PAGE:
Throughout 2016, Monash Motorsport’s electric drivetrain team has been carefully choosing the perfect combination of powertrain components to maximise the potential of our very first electric car.

Finally, in the first week of October, we successfully spun our Emrax 228, permanent magnet motor for the very first time. This was welcome confirmation that our hard work and research for the past year had paid off and signified a real milestone in the realisation of M17-E.

Since then, our chosen design has been put through its paces on a test rig developed to validate the capabilities of our hardware, and to bring our simulated data into the real world. The physical structure is made up of a steel base and mounting plate and incorporates a detachable drive shaft for attaching varying loads. Focused around a 228mm diameter electric motor, the setup is powered by a three phase inverter unit that is fed from 500V of DC power. The whole system is controlled by our own custom designed ECU and is capable of producing up to 134 horsepower and 240 Nm of torque.

Having an independent test rig provides us the opportunity to experiment with control parameters and help find our limiting factors in a controlled environment. One such parameter is the thermal efficiency of the system. Our setup allows us to monitor the temperatures of the different components, and design a cooling system that will maximize both efficiency and performance of the system.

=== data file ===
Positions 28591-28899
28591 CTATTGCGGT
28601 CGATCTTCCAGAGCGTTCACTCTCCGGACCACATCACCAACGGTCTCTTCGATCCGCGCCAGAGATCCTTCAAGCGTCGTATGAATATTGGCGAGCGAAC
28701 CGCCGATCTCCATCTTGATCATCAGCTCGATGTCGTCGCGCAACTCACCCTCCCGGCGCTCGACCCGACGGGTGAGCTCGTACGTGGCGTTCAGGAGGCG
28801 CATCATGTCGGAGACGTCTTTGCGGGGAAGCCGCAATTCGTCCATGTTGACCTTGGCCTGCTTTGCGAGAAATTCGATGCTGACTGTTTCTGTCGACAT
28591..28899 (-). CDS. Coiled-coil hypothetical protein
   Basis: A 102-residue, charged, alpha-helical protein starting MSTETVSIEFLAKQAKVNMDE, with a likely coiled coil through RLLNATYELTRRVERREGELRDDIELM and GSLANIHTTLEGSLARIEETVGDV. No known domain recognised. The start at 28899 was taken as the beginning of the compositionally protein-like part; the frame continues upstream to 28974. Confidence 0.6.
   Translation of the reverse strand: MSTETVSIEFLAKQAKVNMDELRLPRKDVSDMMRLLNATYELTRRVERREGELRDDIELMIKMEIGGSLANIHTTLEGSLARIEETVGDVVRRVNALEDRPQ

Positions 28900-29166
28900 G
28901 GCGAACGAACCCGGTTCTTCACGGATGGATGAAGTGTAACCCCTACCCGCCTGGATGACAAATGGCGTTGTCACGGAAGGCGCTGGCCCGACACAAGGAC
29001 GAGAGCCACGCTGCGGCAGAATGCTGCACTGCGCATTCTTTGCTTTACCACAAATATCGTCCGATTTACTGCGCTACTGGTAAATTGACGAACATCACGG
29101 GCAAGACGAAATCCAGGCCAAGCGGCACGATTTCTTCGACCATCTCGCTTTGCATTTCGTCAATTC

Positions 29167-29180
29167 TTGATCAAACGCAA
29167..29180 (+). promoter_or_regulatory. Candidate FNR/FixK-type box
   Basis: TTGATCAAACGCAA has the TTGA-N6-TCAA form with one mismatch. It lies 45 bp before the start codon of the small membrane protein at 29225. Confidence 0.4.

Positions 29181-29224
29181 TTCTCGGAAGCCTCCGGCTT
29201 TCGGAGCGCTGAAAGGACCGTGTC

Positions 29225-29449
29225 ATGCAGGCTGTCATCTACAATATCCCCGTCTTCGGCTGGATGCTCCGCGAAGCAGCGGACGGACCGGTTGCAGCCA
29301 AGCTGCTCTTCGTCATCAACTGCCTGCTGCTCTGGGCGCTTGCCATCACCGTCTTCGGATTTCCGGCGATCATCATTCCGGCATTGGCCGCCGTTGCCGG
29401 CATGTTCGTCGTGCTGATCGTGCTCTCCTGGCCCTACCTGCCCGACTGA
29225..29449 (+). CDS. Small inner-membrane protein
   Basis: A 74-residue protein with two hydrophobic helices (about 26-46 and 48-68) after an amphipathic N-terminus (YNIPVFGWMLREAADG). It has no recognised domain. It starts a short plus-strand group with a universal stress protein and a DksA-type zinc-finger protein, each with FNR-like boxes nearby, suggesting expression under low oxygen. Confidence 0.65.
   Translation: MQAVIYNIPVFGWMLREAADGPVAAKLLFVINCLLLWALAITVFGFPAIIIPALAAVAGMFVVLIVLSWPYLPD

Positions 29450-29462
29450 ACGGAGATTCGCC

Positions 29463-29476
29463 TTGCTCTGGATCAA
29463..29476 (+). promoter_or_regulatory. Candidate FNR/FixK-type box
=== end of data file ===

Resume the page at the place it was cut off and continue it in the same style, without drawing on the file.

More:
There are many safety precautions involved with an electric car which require an isolated test setup to introduce the targeted fault conditions. Many of the safety devices we develop ourselves, which can be quickly tested and reviewed before making it onto the car. The purpose of these devices can range from insulation monitoring to input plausibility.

To date, the process has proven to be a huge success and has given us a unique insight into the intricate details of an electrical powertrain design. In the coming months, the team will attach this setup to a dynamometer and begin to really explore the limits of our system’s power, and the potential that we hope to bring to the track at Formula SAE-A in December.


– Tim Murphy (Electric Drivetrain)